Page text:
Regarding each of the minds presented in this concept, my experience is sufficient to draw conclusions about personal competencies. For instance, concerning a disciplined component, I have knowledge in a certain field, which may allow me to self-develop professionally. Regarding a synthesizing element, I have already managed to combine skills in research. Also, I have developed the mind of creating while working with colleagues in a scholarly community. This practice, as Ratcliffe and Ratcliffe (2015) remark, promotes an effective educational process. In relation to a respectful mind, I have always shown tolerance and an understanding of cultural differences among people. Finally, with regard to an ethical component, I have never sought to evade responsibility and realized all the tasks diligently.
When assessing personal strengths and weaknesses, I can note that my knowledge and skills may be enough to develop leadership skills, but some areas deserve particular attention. For instance, I should concentrate on a disciplined mind because continuous training is the key to high competence. Also, the elements of synthesizing and creating are not my strengths since, in order to combine skills and work on problem-solving and proving hypotheses successfully, it is essential to have much experience. However, my respectful and ethical minds are sufficiently strong to interact with people successfully and create a productive work environment.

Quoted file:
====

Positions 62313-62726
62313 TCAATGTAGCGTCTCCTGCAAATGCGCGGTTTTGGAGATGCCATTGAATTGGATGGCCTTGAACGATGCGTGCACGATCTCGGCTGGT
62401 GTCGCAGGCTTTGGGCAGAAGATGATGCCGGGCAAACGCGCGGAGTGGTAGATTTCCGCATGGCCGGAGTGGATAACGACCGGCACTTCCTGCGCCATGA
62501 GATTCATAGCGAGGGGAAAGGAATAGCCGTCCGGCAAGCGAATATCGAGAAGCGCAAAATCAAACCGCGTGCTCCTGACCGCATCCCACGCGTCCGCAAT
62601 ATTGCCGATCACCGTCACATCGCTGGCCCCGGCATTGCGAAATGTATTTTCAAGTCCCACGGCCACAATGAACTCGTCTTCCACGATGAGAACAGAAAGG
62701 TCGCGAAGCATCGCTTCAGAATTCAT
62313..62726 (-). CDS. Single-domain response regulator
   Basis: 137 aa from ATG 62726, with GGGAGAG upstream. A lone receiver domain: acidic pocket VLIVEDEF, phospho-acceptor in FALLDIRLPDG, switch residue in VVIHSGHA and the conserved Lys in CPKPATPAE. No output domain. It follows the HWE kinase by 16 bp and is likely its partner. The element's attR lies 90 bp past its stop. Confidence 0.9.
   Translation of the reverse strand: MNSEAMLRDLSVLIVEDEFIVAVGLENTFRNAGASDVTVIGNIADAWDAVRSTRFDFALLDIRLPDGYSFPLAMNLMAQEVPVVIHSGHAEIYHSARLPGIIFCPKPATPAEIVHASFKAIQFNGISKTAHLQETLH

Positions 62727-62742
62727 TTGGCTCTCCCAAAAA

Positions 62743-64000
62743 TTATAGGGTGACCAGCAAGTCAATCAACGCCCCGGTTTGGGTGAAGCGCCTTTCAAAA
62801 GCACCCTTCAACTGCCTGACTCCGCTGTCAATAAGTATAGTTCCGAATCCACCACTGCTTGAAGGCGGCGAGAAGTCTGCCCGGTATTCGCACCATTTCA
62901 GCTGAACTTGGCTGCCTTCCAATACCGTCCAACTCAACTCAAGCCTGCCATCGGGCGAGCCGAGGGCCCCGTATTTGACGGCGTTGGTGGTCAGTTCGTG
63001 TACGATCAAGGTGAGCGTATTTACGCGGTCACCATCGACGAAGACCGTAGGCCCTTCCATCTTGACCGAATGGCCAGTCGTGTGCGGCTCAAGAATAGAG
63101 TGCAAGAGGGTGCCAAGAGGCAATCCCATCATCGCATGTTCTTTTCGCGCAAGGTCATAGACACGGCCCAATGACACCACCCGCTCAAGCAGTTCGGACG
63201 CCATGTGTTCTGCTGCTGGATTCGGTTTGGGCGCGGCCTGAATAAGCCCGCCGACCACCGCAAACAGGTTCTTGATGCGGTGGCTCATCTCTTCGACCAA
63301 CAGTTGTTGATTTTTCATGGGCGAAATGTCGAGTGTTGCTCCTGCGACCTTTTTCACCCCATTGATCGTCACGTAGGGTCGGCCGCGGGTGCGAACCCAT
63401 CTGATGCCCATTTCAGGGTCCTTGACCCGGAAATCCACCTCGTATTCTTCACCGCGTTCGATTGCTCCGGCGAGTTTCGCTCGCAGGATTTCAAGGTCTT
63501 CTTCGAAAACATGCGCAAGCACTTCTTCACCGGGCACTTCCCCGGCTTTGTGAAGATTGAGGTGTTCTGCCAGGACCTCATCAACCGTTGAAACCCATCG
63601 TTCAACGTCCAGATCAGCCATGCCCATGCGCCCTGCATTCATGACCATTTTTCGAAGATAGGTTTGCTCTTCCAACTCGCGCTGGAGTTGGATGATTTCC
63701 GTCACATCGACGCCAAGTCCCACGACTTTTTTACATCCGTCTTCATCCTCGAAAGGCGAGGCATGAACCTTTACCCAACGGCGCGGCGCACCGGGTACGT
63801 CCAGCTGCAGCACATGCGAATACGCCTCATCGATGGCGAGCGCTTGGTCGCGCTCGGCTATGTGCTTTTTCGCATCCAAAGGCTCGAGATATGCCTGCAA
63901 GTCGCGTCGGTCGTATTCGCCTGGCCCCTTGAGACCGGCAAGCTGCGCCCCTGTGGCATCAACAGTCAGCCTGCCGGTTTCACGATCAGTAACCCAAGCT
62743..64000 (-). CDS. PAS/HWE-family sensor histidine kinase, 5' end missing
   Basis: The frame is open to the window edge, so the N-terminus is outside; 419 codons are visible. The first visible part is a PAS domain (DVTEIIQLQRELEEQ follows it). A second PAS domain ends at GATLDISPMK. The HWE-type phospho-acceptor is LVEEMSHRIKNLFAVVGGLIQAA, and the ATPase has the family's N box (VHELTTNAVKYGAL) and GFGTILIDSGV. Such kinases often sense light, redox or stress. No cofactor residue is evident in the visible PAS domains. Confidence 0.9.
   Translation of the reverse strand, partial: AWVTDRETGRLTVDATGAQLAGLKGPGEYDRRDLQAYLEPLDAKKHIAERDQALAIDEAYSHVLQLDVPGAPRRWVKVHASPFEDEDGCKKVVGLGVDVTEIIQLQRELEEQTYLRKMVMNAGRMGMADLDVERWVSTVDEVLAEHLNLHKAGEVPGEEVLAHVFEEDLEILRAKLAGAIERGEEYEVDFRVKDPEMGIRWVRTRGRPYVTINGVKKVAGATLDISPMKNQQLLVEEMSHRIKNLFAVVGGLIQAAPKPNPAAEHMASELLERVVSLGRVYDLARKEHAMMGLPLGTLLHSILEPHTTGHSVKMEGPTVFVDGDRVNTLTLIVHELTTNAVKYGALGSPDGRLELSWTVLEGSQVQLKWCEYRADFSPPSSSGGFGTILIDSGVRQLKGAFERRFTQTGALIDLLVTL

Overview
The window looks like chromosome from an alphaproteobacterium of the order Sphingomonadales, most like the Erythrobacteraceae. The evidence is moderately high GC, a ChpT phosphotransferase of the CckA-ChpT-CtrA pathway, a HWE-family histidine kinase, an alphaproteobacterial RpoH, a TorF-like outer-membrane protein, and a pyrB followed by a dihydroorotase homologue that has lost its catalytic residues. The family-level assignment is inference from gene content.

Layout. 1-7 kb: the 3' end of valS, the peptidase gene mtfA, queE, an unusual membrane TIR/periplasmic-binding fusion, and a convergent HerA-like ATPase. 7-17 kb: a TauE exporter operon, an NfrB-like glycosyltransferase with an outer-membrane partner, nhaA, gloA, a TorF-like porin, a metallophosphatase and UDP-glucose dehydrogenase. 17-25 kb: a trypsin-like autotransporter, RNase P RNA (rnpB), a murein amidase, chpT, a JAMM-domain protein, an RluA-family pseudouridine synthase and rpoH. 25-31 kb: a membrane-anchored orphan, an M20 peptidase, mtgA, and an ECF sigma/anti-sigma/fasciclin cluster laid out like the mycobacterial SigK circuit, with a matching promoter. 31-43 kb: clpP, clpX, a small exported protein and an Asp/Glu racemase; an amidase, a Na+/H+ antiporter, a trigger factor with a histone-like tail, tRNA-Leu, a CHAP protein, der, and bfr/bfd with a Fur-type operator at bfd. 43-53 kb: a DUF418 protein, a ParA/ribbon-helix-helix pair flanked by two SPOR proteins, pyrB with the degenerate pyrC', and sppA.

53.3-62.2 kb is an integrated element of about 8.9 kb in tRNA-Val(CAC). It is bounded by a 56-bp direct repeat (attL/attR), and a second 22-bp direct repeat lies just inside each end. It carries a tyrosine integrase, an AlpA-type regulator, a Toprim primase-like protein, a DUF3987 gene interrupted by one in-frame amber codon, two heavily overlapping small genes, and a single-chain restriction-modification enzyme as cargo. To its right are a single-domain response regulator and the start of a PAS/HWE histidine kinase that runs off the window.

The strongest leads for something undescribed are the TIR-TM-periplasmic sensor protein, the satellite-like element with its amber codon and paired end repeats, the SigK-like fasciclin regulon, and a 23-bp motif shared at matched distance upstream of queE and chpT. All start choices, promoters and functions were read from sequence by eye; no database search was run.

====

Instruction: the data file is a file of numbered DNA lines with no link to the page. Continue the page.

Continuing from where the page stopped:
In order to refine my current five minds, I should focus more on the first three components. According to Ratcliffe and Ratcliffe (2015), “improving the conscious use of the future in the present demands the discipline of anticipation” (p. 4). This means that in addition to aspiration, it is crucial to exert efforts to hone skills, including both enhancing theoretical knowledge and practical training. Spending more time in collaboration with highly qualified specialists will give me an opportunity to adopt experience and learn to combine the existing approaches and methodologies to advance specific ideas and fit the image of an effective leader.